By Hannah Lutz
Lying between the booming downtown Chicago and charming suburb of Evanston, Rogers Park’s historical richness seeps from each crevice of the North Chicago neighborhood.
Rogers Park originated in 1816 when the Treaty of Saint Louis said the Native Americans must give the federal government the land beginning at the mouth of the Chicago River. In the late 1830s, Irish immigrant Philip Rogers bought 1,600 acres of land on either side of the area’s then one road. Rogers died in 1856, and his son-in-law Patrick Touhy continued with the Rogers’ real estate business in 1872. Touhy divided the land near the intersection of what is now Lunt and Ridge and sold it to mostly Germans and Luxembourgers. By 1878, there were several hundred in the area. The village’s population at this time consisted of farmers and city workers who commuted south downtown. By 1890, Rogers Park’s population reached about 3,500 residents. But, progress soon turned to turmoil. In 1896, Rogers Park and its neighbor, West Ridge, fought the Cabbage War over competing proposals for the creation of tax levying park districts. Rogers Park wanted the park districts along the lake, while West Ridge wanted them inland. West Ridge won the battle, so presently Indian Boundary Park and Pottawatomie Park are inland, leaving the Rogers Park lakefront with few parks.
Eastern Rogers Park was a marshy birch forest, which is now commemorated with Birchwood Avenue. The construction of Sheridan Road led to some development, but the area’s population was relatively sparse until 1906 when the Jesuits founded Saint Ignatius Parish and Loyola University. Developments in 1908 inspired the real transformative year for Rogers Park. The city of Chicago extended the Red Line from Wilson to Evanston, adding four stops in Rogers Park. The thriving neighborhood established its edge just north of Howard Street and south of Evanston’s Calvary Cemetery. Just after the EL extended, between 1910 and 1930, the demand for townhouses and apartment buildings skyrocketed. Rogers Park was able to stand as a neighborhood of its own as the EL made nightlife activities easily accessible and the construction of theaters gave Rogers Park dwellers constant entertainment. Industry throughout the area meant workers could work close to home, and Catholic and Protestant churches and the Jewish synagogues accentuated the neighborhood with religious diversity.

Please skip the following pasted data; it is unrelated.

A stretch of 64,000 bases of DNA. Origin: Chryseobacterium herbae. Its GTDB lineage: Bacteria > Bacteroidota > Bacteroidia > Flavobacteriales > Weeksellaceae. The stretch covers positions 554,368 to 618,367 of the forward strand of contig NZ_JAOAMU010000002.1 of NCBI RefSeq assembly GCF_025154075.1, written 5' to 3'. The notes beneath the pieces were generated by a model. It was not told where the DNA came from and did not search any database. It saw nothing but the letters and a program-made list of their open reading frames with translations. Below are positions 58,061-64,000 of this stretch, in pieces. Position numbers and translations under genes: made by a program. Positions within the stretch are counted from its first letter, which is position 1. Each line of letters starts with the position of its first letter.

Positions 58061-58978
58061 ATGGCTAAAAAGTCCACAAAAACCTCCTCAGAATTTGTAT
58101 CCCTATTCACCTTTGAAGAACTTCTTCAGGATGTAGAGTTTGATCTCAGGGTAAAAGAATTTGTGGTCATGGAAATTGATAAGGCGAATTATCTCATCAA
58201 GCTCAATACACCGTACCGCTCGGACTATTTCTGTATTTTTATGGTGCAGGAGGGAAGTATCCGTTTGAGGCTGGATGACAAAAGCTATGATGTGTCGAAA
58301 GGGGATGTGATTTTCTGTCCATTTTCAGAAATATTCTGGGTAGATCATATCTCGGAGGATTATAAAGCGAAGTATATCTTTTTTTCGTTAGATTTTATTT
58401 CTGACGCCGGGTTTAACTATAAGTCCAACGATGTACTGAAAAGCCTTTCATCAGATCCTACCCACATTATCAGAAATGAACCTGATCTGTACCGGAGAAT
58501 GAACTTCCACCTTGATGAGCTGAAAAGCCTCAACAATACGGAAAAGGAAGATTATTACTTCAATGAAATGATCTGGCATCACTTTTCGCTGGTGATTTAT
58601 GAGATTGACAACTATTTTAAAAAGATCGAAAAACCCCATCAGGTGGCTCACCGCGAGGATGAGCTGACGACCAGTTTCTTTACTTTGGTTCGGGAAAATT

After World War II though, housing began to diminish. Larger homes and apartments were subdivided as wealthy families moved to the suburbs. Cheap housing and business opportunities drew African, East Asian, Eastern European, Korean, Mexican, Indian and Pakistani immigrants to settle in Rogers Park.
The neighborhood still speaks for the diversity of Chicago as a whole. It has no predominant racial group, but rather a mix of multiple cultures. The Chicago Tribune has said of Rogers Park: “In a city made famous for an accepted and often enforced cultural and socioeconomic homogeneity within neighborhoods, Rogers Park stand almost alone as an exception.”